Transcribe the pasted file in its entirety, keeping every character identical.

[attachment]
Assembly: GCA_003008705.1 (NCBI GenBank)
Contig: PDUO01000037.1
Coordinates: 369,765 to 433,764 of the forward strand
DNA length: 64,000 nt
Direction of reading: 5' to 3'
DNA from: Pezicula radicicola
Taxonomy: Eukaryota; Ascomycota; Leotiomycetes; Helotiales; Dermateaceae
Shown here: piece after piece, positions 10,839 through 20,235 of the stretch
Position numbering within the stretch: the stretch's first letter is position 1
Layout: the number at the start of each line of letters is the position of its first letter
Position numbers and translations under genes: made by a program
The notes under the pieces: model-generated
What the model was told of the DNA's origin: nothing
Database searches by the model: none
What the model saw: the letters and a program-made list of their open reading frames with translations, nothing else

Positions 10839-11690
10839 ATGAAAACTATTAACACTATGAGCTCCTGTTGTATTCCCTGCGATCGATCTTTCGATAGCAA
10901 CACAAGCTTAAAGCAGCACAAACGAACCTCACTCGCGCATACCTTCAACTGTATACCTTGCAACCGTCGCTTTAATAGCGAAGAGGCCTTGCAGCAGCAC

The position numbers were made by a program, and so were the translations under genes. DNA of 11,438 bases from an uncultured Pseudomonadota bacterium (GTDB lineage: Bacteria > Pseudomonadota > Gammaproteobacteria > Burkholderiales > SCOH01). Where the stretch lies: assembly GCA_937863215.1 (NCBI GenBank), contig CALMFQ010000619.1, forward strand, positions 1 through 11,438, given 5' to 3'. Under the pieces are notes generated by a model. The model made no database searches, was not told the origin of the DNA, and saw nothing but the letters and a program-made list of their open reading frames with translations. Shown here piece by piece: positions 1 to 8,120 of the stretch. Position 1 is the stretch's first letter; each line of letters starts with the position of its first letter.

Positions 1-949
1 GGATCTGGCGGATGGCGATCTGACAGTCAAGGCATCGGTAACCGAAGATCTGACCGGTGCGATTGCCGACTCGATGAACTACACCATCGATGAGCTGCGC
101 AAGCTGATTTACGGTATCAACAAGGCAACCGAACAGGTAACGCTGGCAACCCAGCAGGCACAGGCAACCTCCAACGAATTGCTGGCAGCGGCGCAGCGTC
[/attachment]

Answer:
Assembly: GCA_003008705.1 (NCBI GenBank)
Contig: PDUO01000037.1
Coordinates: 369,765 to 433,764 of the forward strand
DNA length: 64,000 nt
Direction of reading: 5' to 3'
DNA from: Pezicula radicicola
Taxonomy: Eukaryota; Ascomycota; Leotiomycetes; Helotiales; Dermateaceae
Shown here: piece after piece, positions 10,839 through 20,235 of the stretch
Position numbering within the stretch: the stretch's first letter is position 1
Layout: the number at the start of each line of letters is the position of its first letter
Position numbers and translations under genes: made by a program
The notes under the pieces: model-generated
What the model was told of the DNA's origin: nothing
Database searches by the model: none
What the model saw: the letters and a program-made list of their open reading frames with translations, nothing else

Positions 10839-11690
10839 ATGAAAACTATTAACACTATGAGCTCCTGTTGTATTCCCTGCGATCGATCTTTCGATAGCAA
10901 CACAAGCTTAAAGCAGCACAAACGAACCTCACTCGCGCATACCTTCAACTGTATACCTTGCAACCGTCGCTTTAATAGCGAAGAGGCCTTGCAGCAGCAC

The position numbers were made by a program, and so were the translations under genes. DNA of 11,438 bases from an uncultured Pseudomonadota bacterium (GTDB lineage: Bacteria > Pseudomonadota > Gammaproteobacteria > Burkholderiales > SCOH01). Where the stretch lies: assembly GCA_937863215.1 (NCBI GenBank), contig CALMFQ010000619.1, forward strand, positions 1 through 11,438, given 5' to 3'. Under the pieces are notes generated by a model. The model made no database searches, was not told the origin of the DNA, and saw nothing but the letters and a program-made list of their open reading frames with translations. Shown here piece by piece: positions 1 to 8,120 of the stretch. Position 1 is the stretch's first letter; each line of letters starts with the position of its first letter.

Positions 1-949
1 GGATCTGGCGGATGGCGATCTGACAGTCAAGGCATCGGTAACCGAAGATCTGACCGGTGCGATTGCCGACTCGATGAACTACACCATCGATGAGCTGCGC
101 AAGCTGATTTACGGTATCAACAAGGCAACCGAACAGGTAACGCTGGCAACCCAGCAGGCACAGGCAACCTCCAACGAATTGCTGGCAGCGGCGCAGCGTC